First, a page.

Most applicants are also outside Canada. So, unless they know someone who knows Canadian labor laws or they do extensive research, they have no way of finding that such a law exists.
Sometimes, when a worker finds out about the new law and confronts the agency about it, the agency will even resort to lies. Among the most common lies agencies tell are:
• That the amount paid by the applicant is not for finding employer; it is merely for paperwork or administrative processes
• That the amount paid is for filing the Labour Market Opinion and for processing all other related paperwork
The truth is that the agency cannot charge any amount to the worker, so the agency cannot have any excuse. All payments are supposed to be shouldered by the employer.
The Need for Employment Forces Workers to Take Chances
There are instances when workers and applicants willingly pay a large sum of money, even if that is illegal, just to get inside Canada. Some of them even agree to risky setups that put them at a disadvantage. The most common of these setups is one that makes the worker an RUA worker – a worker that is released upon arrival.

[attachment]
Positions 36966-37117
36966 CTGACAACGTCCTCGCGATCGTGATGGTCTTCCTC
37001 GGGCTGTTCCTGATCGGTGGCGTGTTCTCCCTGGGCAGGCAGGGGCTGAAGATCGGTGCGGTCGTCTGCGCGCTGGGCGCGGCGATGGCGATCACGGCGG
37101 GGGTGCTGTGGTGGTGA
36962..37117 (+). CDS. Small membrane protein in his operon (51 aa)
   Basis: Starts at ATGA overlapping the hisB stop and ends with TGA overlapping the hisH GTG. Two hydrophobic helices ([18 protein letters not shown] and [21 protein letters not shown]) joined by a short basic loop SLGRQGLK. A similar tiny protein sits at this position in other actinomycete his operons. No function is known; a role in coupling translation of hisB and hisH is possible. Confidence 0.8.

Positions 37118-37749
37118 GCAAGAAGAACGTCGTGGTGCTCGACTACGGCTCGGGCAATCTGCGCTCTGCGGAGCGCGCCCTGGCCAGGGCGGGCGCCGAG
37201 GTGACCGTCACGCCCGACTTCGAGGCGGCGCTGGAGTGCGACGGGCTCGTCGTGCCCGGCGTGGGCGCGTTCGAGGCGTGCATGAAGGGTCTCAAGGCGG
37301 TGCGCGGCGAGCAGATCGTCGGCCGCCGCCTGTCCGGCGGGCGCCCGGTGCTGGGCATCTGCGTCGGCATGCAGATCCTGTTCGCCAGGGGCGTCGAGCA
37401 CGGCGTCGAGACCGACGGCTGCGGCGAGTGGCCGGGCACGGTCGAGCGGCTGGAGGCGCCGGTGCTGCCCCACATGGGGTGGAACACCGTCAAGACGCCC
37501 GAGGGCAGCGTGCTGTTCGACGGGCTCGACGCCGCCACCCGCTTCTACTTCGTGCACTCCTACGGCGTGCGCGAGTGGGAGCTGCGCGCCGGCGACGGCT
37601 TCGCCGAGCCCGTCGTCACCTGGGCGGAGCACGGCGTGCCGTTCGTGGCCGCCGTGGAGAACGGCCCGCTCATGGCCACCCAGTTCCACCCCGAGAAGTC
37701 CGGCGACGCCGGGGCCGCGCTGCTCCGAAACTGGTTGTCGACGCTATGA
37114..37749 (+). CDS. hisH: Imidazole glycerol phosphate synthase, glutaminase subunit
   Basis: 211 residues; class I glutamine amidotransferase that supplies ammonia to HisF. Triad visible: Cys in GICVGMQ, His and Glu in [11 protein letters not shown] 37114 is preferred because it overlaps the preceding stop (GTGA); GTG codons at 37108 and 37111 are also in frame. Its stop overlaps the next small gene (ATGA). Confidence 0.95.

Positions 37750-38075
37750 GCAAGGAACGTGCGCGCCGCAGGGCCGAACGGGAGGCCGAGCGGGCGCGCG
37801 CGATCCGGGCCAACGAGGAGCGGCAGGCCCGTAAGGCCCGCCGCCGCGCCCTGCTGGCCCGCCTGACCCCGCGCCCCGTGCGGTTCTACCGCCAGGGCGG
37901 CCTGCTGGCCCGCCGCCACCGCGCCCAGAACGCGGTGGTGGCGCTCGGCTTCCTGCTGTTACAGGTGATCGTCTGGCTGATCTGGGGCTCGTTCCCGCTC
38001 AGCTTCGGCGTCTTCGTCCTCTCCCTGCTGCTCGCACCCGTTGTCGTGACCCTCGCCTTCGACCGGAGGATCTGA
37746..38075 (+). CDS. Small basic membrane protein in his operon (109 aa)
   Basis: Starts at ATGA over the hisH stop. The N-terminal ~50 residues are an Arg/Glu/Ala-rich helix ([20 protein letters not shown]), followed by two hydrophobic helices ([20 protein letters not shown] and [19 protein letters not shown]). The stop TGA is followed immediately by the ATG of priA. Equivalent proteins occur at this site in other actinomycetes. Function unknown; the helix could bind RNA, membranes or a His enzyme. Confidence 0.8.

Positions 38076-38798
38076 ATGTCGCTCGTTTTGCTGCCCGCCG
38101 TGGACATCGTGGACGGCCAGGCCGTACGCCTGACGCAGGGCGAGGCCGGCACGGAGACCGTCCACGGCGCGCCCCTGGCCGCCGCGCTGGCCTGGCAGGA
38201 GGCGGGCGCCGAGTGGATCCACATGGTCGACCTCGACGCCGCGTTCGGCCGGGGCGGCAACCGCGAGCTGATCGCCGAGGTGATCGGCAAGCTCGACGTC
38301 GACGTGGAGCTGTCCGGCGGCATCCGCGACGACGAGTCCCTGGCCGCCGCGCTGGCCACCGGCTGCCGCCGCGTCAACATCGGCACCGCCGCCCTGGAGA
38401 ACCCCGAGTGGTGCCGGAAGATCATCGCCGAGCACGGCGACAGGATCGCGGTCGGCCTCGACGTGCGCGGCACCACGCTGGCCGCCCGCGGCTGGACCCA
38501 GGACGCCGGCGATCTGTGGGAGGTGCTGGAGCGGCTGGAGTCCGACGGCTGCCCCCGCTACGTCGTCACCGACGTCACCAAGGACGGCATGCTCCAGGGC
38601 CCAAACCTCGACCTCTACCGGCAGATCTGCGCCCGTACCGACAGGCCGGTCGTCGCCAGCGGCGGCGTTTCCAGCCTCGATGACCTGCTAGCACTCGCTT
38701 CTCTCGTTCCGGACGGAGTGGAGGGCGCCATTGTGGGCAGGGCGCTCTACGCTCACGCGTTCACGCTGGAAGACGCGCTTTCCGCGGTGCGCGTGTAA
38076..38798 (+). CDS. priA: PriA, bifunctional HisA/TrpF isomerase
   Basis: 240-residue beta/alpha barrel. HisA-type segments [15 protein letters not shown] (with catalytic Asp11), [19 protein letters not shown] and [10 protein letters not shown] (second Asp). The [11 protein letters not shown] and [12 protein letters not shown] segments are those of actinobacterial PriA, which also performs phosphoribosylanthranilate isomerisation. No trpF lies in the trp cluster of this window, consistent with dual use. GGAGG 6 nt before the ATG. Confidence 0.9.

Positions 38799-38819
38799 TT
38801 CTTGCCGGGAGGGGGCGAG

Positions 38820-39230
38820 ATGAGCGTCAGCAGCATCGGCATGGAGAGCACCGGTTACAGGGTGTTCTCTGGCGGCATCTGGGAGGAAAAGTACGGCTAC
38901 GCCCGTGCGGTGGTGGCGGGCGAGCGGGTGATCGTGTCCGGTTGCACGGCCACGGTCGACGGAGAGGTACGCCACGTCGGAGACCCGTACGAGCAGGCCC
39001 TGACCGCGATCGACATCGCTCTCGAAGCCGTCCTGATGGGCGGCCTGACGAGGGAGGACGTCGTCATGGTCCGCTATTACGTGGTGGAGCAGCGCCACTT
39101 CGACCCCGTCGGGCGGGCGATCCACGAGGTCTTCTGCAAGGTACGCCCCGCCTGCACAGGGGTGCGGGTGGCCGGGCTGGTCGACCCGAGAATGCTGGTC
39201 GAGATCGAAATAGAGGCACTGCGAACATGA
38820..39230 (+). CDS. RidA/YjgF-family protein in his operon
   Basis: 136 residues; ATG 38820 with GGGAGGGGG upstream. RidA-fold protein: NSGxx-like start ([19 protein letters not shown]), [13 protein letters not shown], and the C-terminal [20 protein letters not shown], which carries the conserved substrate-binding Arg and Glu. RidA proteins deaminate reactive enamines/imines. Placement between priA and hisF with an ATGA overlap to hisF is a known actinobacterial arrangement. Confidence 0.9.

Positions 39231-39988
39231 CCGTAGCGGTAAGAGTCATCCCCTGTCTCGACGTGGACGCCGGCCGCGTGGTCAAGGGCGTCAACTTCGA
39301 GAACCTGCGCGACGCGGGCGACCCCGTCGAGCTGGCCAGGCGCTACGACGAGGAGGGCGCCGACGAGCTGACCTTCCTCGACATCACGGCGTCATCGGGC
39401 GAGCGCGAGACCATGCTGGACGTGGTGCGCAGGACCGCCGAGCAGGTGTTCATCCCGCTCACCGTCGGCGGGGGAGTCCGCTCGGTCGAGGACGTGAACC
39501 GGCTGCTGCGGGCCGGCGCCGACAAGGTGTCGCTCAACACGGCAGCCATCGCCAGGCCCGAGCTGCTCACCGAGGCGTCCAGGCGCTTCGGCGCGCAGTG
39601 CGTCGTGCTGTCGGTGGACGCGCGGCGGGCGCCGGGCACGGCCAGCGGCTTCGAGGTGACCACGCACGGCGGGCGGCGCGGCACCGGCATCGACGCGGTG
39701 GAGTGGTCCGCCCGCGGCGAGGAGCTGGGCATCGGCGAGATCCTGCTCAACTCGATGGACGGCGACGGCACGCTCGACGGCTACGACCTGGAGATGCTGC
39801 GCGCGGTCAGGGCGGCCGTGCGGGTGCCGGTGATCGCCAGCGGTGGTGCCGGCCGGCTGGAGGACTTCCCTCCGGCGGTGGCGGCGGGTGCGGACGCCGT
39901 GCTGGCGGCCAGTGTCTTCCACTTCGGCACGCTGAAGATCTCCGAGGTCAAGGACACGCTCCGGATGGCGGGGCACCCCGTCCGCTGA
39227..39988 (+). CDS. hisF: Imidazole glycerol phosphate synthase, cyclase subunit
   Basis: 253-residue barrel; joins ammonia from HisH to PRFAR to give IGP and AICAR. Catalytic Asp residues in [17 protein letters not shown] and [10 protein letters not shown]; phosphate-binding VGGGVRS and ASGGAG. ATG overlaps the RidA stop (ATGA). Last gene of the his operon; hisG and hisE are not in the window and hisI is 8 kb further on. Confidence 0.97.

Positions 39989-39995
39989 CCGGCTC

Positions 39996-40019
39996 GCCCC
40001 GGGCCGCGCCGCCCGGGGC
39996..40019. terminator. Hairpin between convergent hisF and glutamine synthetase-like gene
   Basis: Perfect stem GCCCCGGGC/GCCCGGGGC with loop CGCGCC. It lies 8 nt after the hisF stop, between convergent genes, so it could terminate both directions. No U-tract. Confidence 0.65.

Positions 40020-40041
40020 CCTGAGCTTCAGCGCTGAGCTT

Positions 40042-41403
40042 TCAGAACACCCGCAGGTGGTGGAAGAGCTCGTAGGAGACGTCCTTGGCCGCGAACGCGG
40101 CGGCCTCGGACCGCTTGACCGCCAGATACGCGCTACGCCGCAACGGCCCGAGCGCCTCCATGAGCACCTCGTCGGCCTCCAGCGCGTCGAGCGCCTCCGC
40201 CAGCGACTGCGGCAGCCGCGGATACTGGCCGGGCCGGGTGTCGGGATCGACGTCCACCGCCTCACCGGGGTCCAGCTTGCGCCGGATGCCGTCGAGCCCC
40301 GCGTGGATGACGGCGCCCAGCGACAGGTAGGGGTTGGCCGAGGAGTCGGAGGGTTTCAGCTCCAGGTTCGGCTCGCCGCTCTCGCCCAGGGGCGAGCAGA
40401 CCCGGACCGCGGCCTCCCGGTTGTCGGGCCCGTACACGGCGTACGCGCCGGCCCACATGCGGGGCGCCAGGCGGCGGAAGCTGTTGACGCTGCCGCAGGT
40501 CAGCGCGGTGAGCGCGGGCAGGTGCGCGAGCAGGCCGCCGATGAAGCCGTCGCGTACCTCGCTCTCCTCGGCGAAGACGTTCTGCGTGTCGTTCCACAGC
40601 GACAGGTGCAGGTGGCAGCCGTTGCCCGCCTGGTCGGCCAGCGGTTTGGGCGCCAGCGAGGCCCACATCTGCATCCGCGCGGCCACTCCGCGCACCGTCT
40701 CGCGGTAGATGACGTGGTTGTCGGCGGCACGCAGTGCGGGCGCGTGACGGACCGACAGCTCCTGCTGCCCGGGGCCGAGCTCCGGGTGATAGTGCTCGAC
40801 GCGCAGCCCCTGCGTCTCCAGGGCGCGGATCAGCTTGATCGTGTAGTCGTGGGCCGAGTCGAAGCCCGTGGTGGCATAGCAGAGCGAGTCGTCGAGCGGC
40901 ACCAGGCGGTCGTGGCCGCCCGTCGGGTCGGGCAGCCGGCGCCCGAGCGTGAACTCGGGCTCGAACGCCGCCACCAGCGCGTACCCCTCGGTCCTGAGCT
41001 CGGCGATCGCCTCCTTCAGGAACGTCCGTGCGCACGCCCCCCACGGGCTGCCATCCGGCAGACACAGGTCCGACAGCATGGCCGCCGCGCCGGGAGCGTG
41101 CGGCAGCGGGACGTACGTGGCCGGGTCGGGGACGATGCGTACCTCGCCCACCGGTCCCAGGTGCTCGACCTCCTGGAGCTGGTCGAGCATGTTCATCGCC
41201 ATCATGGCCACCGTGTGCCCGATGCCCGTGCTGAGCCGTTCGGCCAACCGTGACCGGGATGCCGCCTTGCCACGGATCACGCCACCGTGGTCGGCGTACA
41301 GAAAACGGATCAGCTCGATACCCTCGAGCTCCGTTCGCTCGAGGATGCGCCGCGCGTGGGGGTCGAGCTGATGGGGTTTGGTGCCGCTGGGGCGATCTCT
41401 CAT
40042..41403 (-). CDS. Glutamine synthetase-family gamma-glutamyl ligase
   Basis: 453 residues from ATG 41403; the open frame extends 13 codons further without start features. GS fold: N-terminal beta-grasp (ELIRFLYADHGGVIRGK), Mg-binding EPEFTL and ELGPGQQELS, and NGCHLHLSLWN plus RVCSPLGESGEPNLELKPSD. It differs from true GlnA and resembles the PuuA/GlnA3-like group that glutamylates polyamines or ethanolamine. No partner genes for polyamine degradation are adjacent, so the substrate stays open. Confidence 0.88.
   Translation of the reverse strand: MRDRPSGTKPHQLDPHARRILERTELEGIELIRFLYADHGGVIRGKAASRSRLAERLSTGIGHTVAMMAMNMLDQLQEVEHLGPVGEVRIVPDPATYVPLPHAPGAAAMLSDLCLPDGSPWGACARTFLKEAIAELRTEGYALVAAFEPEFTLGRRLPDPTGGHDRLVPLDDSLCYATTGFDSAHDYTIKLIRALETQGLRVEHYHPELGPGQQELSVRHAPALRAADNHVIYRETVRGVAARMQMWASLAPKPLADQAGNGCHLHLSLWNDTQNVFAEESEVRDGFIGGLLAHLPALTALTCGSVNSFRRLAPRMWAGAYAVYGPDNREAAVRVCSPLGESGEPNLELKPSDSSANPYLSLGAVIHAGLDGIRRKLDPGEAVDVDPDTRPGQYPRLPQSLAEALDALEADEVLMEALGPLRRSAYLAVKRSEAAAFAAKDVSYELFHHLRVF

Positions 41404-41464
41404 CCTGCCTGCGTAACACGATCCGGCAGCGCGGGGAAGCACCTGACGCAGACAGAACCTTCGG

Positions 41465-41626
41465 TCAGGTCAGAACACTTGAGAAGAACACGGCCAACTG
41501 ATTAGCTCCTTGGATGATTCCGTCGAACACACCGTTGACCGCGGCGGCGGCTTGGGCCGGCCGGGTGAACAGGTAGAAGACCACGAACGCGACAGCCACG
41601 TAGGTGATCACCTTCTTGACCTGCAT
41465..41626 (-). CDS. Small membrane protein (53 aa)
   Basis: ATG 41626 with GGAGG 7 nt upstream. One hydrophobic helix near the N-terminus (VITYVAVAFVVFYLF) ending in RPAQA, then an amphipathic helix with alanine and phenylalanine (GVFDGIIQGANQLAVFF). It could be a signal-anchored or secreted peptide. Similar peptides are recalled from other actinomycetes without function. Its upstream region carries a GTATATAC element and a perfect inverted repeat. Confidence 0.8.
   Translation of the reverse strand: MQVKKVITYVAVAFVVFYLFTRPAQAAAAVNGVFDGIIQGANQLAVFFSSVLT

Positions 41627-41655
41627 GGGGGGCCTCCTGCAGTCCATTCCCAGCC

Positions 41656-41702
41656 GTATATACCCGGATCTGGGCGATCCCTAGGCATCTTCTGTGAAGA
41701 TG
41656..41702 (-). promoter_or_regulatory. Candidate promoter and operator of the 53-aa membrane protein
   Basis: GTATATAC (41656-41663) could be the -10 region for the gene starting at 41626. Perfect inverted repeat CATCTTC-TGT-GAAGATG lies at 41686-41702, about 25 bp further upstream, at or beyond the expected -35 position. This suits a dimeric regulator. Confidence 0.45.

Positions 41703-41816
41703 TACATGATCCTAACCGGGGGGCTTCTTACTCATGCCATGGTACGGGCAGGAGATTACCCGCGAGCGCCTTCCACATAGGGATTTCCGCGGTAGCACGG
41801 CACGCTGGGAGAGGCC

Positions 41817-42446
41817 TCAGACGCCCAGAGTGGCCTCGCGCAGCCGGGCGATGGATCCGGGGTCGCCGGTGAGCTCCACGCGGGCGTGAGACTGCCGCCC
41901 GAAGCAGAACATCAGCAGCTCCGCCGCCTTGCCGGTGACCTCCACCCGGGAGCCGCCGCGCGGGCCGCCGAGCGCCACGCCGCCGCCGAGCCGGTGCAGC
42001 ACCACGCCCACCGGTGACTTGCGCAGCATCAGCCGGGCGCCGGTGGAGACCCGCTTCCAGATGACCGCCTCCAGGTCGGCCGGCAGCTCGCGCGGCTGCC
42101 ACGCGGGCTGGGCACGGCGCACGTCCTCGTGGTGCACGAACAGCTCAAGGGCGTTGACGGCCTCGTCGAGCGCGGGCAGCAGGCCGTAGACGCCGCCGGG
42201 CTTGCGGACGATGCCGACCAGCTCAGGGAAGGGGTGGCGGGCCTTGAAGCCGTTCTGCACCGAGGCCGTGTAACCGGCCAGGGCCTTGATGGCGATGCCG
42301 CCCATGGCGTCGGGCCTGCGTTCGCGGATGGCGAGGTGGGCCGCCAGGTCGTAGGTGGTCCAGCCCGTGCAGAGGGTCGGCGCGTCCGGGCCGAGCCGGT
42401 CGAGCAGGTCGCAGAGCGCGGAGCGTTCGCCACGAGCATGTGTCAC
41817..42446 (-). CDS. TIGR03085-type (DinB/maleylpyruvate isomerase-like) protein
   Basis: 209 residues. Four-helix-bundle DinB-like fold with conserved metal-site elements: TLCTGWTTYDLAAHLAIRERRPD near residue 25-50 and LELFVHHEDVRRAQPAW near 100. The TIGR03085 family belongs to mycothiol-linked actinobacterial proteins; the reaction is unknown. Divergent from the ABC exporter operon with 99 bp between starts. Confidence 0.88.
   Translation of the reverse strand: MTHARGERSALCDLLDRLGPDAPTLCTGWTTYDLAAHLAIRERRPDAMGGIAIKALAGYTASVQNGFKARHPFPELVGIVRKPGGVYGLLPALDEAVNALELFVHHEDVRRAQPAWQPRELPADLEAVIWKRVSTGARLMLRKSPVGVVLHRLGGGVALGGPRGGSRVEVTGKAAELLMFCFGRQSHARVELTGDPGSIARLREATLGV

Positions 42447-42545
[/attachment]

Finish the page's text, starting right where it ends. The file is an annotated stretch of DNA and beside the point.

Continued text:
In this setup, an agency finds a ghost employer, an employer who will help the agency process the needed paperwork and give a work permit to the worker. But, after all the money the worker offered as payment, when he arrives in Canada there is no work waiting for him; he is not hired. He is released upon arrival in Canadian soil, and he is on his own; it is up to him to find a job.
This works for people who are skilled and who are confident that they can find a job on their own once they reach Canada. They just apply in various companies and when they’re admitted, their new employer takes over the work permit. It doesn’t matter that the workers already spent a lot of money for nothing, as long as they enter Canada. This might have worked for some people, but not for so many who suffered upon their arrival in Canadian soil.
Some Horror Stories